Now again, you might think this makes the game overly easy and…well, it does from time to time. Yeah, especially with the ability to save anywhere (which is now considered a must have for any RPG), it does make the game fairly easy at times. However, adding in the puzzle elements, straightforward combat, and traditional turn-based elements and you have an RPG that’s easily overlooked…just because it’s a little easy…which is exactly what people want nowadays.

You’re also offered the chance to continue for any battle you lose. I mean, come on. So far, from everything I’ve described it’s like I’m describing features for a new age RPG. This is another reason I never understood why people dismissed it so readily. It’s fun, it’s got great music, and while it doesn’t have nearly the challenge that would be expected of a classic RPG, that’s not necessarily a bad thing.

Really, if there’s one thing I had to harp on the game about, it’s the story. Granted, the characters help make the story fun and a little silly at times, but the story overall is very basic and highly unmemorable. It surrounds typical FF crystal elements, but beyond that I couldn’t tell you who the main villain was or even if there was a main villain or what your hero’s motivations were beyond oh hey, crystals, better save the world and stuff.

The bottom line is that yes the game is very basic compared to other RPGs, but with so many elements that are easily aligned with modern games, I honestly can’t understand why there isn’t a stronger push for this to be a sort of archetype for modern RPGs. It’s worth going back and checking out because it’s fun, but also because of how prophetic it truly is.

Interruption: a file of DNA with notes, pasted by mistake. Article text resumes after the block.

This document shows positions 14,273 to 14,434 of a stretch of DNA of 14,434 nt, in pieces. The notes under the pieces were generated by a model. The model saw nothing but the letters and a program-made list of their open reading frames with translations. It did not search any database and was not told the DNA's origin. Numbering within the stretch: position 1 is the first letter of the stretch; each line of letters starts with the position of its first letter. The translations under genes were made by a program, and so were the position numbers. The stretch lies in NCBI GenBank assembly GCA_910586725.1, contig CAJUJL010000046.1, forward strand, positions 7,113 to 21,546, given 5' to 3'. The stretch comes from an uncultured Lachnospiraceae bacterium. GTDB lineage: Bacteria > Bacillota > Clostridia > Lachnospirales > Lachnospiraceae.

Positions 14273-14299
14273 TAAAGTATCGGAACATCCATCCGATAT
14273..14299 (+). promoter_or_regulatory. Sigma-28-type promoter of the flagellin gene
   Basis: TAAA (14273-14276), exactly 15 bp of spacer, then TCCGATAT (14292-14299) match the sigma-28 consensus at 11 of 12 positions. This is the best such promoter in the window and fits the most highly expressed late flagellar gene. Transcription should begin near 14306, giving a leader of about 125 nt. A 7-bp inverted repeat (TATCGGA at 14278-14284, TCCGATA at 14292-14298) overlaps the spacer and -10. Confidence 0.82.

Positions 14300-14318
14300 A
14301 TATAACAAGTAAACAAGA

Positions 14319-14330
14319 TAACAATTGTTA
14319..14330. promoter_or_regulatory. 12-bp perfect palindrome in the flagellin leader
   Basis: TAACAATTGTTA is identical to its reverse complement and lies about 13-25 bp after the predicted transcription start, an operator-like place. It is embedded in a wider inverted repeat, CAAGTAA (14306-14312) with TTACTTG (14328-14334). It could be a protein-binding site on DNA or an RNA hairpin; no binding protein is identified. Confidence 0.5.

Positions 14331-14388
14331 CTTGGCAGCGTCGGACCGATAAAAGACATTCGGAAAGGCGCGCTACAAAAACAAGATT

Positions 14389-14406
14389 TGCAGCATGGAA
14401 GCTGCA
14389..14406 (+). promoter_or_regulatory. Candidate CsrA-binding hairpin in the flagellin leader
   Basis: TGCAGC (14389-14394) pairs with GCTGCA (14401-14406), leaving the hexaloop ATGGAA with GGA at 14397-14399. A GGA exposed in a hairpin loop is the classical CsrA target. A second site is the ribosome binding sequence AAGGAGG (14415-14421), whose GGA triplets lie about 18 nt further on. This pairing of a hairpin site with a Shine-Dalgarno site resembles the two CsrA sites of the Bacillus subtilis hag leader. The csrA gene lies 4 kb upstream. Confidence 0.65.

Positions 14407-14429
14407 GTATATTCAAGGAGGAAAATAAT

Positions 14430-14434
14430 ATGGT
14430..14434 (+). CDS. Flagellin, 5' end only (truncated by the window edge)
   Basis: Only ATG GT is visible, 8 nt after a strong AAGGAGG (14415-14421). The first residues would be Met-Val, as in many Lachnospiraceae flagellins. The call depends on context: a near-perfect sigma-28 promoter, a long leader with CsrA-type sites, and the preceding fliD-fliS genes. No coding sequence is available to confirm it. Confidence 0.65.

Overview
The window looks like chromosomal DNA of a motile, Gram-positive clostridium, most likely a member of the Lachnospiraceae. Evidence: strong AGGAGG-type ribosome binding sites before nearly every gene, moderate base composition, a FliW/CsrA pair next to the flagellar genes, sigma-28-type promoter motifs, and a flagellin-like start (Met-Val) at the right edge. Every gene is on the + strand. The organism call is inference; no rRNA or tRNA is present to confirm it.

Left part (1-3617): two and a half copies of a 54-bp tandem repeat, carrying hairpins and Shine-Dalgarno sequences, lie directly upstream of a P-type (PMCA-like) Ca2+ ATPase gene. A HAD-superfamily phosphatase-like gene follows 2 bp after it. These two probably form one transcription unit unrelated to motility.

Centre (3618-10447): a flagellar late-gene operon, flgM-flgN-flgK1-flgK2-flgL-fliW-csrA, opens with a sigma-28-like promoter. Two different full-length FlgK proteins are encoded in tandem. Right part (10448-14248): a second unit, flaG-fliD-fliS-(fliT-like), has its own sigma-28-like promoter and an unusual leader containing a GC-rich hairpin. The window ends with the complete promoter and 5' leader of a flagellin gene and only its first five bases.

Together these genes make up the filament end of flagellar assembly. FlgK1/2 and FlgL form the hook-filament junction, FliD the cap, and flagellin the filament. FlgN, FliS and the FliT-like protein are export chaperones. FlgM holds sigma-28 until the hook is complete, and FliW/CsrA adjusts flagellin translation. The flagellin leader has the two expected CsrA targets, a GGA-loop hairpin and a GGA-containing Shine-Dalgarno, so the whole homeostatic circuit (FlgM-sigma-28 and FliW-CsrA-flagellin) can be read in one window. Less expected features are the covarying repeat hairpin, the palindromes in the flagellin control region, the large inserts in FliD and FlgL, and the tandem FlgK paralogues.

Buy it here!


Filed under Nintendo, Retro, SNES, Videogames

4 responses to “Final Fantasy – Mystic Quest

  1. Once again, you’ve hit the nail on the mark. I haven’t finished it yet, but I do keep going back to my savestate on Mystic Quest whenever I need a break from the ‘hard work’ that other games put you through. It’s addictive, fun, and easy to pick up from where you left off after a long spell of absence, which I can’t say for 99% of the other RPGs out there.

    • The best part about MQ is since it was designed to be easy, it literally is a “break in between games” kind of game. And yet, it’s not so unbelievably easy that it’s ridiculous. Also, why the savestate? You can save and load anywhere already. :p

      • Only need one word to explain: Habit 🙂

      • Ah, this is true. I often find myself NOT using the traditional save and using savestates because they’re handier, can be used literally anywhere, and often I forget on whether or not I’m using savestates in games…and often accidentally end up shooting myself WAY back if I do one besides the other. :/